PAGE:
Friday, July 27, 2012

Frege's puzzle about identity

To: Graham C.
From: Geoffrey Klempner
Subject: Frege's puzzle about identity
Date: 25 January 2008 12:36

Dear Graham,

This is my feedback on your University of London Logic essay, in response to the question, 'Does Frege's puzzle about identity show that there is more to the meaning of a proper name than its reference?'

I will say right out that this is an excellent piece of work. I would have liked to have seen a bibliography, but apart from that you have written a model essay in response to this question. If you can keep this up, that puts you in a very select group of three UoL students, well ahead of the rest of the field.

However, my job is to pick holes, where I can!

The question is quite specific, asking whether Frege's puzzle about identity is sufficient grounds for positing Sinn in addition to Bedeutung. It is clear from the original article, 'Uber Sinn und Bedeutung' that Frege does not rest his case on this example alone. So statements to the effect that there is 'no need' for Sinn need to bear this in mind.

Frege remarks at one point in the article that to 'know' the Bedeutung one would have to know everything about the entity referred to, 'but to this knowledge we never attain'. This is part of his broader argument, aided by the identity puzzle, that knowing the Bedeutung is necessarily knowing it via a mode of presentation, through a particular way, by a route or however you want to put this.

Mathematics gives very nice examples of this, e.g. 2+3=6-1. Here the route to reference is crucial to understanding what knowledge this equation expresses: what happens if you perform the functions + and - on particular natural numbers. Frege gives an example from geometry to illustrate the same principle.

More about this in a minute.

Another point to make is that the question does not say, 'succeed in showing that a proper name has Fregean Sinn in addition to its reference'. Although you show awareness of this, your case is centred on the peculiarness of Sinn. Anything else which is not Sinn is merely Vorstellung, and thus irrelevant.

Couldn't there be something which qualified as 'more' which is neither Sinn nor Vorstellung?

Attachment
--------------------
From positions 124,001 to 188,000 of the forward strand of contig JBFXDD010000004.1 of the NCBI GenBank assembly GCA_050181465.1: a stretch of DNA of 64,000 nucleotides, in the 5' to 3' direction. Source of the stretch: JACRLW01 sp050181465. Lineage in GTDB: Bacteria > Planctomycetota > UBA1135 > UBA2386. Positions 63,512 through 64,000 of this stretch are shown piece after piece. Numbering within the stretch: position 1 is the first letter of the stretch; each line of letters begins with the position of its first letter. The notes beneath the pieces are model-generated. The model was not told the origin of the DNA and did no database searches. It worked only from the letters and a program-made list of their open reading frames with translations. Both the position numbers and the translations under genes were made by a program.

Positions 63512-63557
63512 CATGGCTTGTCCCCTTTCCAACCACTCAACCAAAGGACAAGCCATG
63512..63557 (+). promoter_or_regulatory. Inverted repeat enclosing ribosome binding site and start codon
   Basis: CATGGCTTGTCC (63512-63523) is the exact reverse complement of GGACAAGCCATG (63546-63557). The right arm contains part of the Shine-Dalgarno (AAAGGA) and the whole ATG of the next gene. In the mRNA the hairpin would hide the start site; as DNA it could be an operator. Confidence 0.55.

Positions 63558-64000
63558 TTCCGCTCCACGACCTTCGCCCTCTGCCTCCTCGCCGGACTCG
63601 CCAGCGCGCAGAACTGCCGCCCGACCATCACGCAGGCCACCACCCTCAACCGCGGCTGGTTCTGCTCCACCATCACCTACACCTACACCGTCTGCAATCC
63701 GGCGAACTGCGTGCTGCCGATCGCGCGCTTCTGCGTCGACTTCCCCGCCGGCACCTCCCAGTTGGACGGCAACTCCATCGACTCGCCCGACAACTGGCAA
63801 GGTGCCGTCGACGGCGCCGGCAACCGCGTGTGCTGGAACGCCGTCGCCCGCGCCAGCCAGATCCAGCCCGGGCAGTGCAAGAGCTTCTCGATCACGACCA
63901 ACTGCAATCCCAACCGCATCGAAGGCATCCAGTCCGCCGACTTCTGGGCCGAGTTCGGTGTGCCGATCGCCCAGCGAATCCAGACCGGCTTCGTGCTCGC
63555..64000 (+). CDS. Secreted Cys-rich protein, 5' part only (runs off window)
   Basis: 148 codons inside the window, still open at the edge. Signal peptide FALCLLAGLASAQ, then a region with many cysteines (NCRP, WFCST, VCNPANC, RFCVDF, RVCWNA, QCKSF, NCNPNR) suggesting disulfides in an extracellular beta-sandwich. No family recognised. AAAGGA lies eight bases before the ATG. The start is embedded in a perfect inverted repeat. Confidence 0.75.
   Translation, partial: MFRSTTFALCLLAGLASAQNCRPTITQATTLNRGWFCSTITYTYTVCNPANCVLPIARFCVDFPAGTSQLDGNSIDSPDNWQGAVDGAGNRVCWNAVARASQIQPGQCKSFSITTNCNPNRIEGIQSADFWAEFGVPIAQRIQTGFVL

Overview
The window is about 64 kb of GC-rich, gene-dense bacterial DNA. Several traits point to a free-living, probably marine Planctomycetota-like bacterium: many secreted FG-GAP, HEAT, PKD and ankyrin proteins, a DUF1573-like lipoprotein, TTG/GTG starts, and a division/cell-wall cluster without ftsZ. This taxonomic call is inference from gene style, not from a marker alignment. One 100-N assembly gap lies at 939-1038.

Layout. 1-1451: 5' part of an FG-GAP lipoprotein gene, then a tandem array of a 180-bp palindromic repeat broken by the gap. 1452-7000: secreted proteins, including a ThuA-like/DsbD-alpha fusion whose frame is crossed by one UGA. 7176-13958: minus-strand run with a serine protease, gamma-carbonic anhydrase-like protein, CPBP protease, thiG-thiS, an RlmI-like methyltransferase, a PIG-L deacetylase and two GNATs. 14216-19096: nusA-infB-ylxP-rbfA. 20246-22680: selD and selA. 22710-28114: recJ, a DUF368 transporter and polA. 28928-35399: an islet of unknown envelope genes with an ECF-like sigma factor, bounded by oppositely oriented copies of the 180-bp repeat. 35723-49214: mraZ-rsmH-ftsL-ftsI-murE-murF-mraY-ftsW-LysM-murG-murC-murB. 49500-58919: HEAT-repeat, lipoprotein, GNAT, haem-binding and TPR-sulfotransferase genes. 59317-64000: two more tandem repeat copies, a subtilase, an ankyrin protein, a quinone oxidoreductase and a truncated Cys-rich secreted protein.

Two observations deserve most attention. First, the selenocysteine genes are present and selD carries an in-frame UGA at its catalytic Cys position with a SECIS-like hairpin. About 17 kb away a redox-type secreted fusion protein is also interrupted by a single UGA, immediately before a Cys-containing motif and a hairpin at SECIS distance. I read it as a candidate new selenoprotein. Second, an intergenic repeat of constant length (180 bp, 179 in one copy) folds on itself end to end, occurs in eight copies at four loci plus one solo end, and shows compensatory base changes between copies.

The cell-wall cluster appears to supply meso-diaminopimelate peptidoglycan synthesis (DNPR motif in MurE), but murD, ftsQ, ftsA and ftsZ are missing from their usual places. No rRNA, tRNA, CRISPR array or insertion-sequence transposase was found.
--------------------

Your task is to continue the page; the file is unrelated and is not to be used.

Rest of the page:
That depends to a significant extent on what is meant by 'its reference'. Here we do need to use English because the question largely turns on the nuances of the expression 'having a reference'. In his 'Principles of Logic', Mill claimed, notoriously, that the meaning of a name IS simply the object named. That is one meaning of 'having a reference'. There is nothing to consider except whether an object corresponds to the name or not.

However, it is from Frege that we learned to raise the question what it is for a speaker to know the meaning of a term, or to be fully competent with its use, a question Mill did not consider. (Dummett in his book 'Frege: Philosophy of Language' is very good on this.) You say at one point, 'it seems more intuitively correct to say that what is grasped is the Bedeutung.' That may be the right thing to say, but Frege's response would be one of incredulity. Of course one doesn't 'grasp the thing named', not even if you pick it up and hold it. You grasp it in a particular way, through a route etc.

What is weird about names in natural language is that there is nothing corresponding to the precise functional definition of 'mode of presentation' which you find in mathematics. Natural numbers are defined by the successor function, and so on. What you need to say is that you are not denying that there is an interesting account to be given of what it is to 'grasp the Bedeutung' of a name in natural language. This is what, e.g. Evans attempts to do in his 'Varieties of Reference'. There is something to say here, a theory to give. It is not sufficient to rest content with Mill.

I fully agree with you about the artificiality of examples like 'Hesperus=Phosophorus' and 'Afla=Ateb' (Frege's example of the mountain seen from different sides). I like the idea that an error analogous to misnaming has taken place when someone doesn't know that two individuals which they refer to are in fact one and the same individual, so that an assertion of an identity statement is more like correcting an error than stating a fact.

However, I do also have a bit of a suspicion that pushing this point too hard is driven by ideology rather than a desire to account for our knowledge of natural language. Consider Police work, where a criminal is identified, say, 'The Ripper', and various suspects considered as possible candidates for identity. Ideally, we would like an account of proper names to take into consideration the fact that we can deliberately 'name' an individual fully aware that we don't know (in a sense) know enough to be able to NAME them.

We don't need Sinn to do this. But we need something, a philosophical account of proper names and how they work.

I thought your discussion of 'Italy is Italy' was on the borderline of relevance. Wittgenstein remarks at one point in the Investigations where he is discussing the problem of private language, about the mistaken idea that we have a 'paradigm' of identification in the identity of a thing with itself, that 'War is War' is not intended as an example of the law of identity.

All the best,

Geoffrey